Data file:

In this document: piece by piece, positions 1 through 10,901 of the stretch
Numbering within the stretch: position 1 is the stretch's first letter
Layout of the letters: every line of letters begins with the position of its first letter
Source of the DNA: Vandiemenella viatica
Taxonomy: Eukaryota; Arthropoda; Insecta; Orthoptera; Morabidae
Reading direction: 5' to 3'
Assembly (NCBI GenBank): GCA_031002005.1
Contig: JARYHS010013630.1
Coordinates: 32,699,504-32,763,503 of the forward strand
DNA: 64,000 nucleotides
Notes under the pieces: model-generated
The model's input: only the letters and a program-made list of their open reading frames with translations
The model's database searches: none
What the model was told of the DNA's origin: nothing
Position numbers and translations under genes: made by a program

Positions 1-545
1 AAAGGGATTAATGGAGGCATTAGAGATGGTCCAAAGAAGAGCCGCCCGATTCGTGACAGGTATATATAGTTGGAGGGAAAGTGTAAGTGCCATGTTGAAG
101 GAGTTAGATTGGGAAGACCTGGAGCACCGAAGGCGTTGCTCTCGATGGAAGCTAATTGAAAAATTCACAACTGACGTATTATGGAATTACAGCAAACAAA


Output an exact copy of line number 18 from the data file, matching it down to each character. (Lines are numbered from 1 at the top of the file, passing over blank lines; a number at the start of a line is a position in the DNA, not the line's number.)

101 GAGTTAGATTGGGAAGACCTGGAGCACCGAAGGCGTTGCTCTCGATGGAAGCTAATTGAAAAATTCACAACTGACGTATTATGGAATTACAGCAAACAAA